Explainers FPMay 09, 2022 5:44:15 PM IST
Displays or displays for smartphones, in general, have grown over the years. There was a time when no matter how expensive your phone was, it would have the same display technology as mid-range phones – the base LCD screen. Yes, the distinction and quality will be different, but the basic technology will be the same.
By 2022, most of your phones now have an OLED display. Not only have we seen that the separation of displays, especially in mobile phones, tablets and laptops, has increased dramatically, but we have also seen that the quality of displays has improved much over the years. Saturated and bright colors, proper ink-black, low response time, high contrast and incredible brightness – we have OLED displays, which should be thanked for all these benefits.
OLED panels have been around since the 2000s, when they were introduced to the car stereo. Later, when it became a bit mainstream, we saw it in some phones, but since it wasn’t cost effective and didn’t look at all like modern OLEDs, we soon got rid of them. After many improvements and developments, began to manage the best TVs that could be bought for money. Now display technology is returning to our phones and personal devices, albeit in three different forms – OLED, AMOLED and P-OLED.
What are OLED displays?
OLED or organic LED is a display technology that passes current through organic diodes on a glass substrate to create an image. The light-emitting pixels of the OLED display emit blue and yellow light. Yellow and blue lights combine into white light, which then passes through red, green and blue subpixels to get one pixel. Unlike LCD panels, OLED panels do not need separate backlighting. This is one of the many reasons why OLED displays consume much less power, especially when they show a dark image.
OLED displays have a deep, ink-black color and exceptionally good contrast. If the color is not displayed, no light is emitted from this part of the display. It also allows them to create an “infinite contrast” or a contrast ratio of 1,000,000: 1. This means that the darkest part of the display will be a million times darker than the brightest. It gives us bright colors and a better viewing experience.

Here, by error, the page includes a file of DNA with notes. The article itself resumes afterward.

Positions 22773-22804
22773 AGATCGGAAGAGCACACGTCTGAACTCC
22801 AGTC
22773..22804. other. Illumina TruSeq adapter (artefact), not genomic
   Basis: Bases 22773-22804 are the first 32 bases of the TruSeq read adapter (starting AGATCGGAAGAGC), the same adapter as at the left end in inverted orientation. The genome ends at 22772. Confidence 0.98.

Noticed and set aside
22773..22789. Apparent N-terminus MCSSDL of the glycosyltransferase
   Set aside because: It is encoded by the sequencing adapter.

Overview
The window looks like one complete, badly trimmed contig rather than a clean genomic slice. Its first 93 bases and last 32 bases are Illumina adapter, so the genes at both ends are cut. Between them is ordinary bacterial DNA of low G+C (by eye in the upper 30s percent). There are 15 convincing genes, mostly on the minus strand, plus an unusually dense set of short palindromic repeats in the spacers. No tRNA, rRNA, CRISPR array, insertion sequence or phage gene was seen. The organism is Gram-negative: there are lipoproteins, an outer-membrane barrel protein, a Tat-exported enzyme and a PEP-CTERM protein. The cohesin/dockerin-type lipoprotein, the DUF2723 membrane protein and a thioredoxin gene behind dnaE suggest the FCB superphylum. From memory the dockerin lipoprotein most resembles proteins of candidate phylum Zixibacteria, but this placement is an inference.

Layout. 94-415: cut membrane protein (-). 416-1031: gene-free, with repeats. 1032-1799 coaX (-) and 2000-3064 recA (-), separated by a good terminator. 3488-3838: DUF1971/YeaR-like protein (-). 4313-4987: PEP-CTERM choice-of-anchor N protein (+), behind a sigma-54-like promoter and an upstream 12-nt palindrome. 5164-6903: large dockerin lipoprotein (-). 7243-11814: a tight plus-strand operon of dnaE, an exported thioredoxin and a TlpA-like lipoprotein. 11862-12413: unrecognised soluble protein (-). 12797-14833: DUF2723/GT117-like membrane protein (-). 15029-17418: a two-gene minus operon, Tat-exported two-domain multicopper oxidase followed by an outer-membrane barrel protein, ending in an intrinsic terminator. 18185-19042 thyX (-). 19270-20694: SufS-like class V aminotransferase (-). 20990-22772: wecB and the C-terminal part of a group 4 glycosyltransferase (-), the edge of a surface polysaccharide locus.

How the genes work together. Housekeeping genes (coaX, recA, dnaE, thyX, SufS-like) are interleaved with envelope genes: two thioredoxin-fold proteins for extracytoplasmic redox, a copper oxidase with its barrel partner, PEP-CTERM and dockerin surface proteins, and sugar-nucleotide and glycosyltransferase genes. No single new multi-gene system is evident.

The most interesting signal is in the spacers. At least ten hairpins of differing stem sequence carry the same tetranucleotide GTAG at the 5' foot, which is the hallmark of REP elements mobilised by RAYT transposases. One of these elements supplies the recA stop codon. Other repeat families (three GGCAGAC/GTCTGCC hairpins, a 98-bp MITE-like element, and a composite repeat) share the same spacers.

OLED panels also have a much longer response time, which essentially means that each pixel responds to signal changes much faster than traditional IR. This is the refresh rate that manufacturers refer to. Basically, this means that the OLED panel will be able to change color 120 times per second. This gives the images you are looking at much clearer and smoother.
OLED panels also take up much less space than LCD panels because they do not use a panel for backlighting. It also makes them cheaper to manufacture. And because they do not require backlighting, OLED displays can sometimes be transparent. This allowed manufacturers to develop built-in fingerprint readers and cameras under the display.
However, OLED displays are not perfect. They are prone to much faster degradation with age and exposure to ultraviolet light. Because images and colors are very bright, you can often see remnants or “ghosts” of an image on certain parts of the screen, even if it is not displayed. This is called burnout, and it is the biggest phenomenon that makes OLED panels useless after a short period of continuous use.
OLED panels are cheaper to manufacture, but because they are very thin and fragile, in order to make them a proper display, as in a TV or mobile phone, you need to use reinforced glass or metal frames. Also, at peak brightness OLEDs consume more power than conventional IR.
What are AMOLED displays?
If you are buying a premium smartphone with an OLED display, chances are you are really buying an AMOLED display. AMOLED stands for Active Matrix OLED, and modern OLED displays found in consumer electronics use the active matrix as opposed to passive matrices found in older OLED displays.
The active matrix or thin-film transistor arrays used in AMOLED displays are more energy efficient than most older OLED displays. Samsung dominates the AMOLED display market and has named the best of the best they produce as the Super AMOLED display. AMOLED displays typically combine the benefits of P-OLED displays and conventional OLED displays. They are very durable and versatile, which means they are more expensive.
What are P-OLED displays?
P-OLED stands for Organic Polymer LED. In its most basic form, it is a twist on the modern OLED panel, which eliminates most of the disadvantages that can be obtained with an OLED panel.
P OLED displays replace glass substrates with substrates made of polymers or plastic. This makes the panel more impact resistant and less prone to breakage. Depending on the type of polymer used, P OLED displays can also be flexible, so they can be used in complex and roll devices. Because polymer sheets can be made with higher tolerances than glass, polymer OLED or P OLED displays can be much thinner.
P OLED displays have several drawbacks. They are usually not as sharp as modern OLED displays; with this in mind the difference is seldom noticeable. P OLED displays have a higher tendency to burn out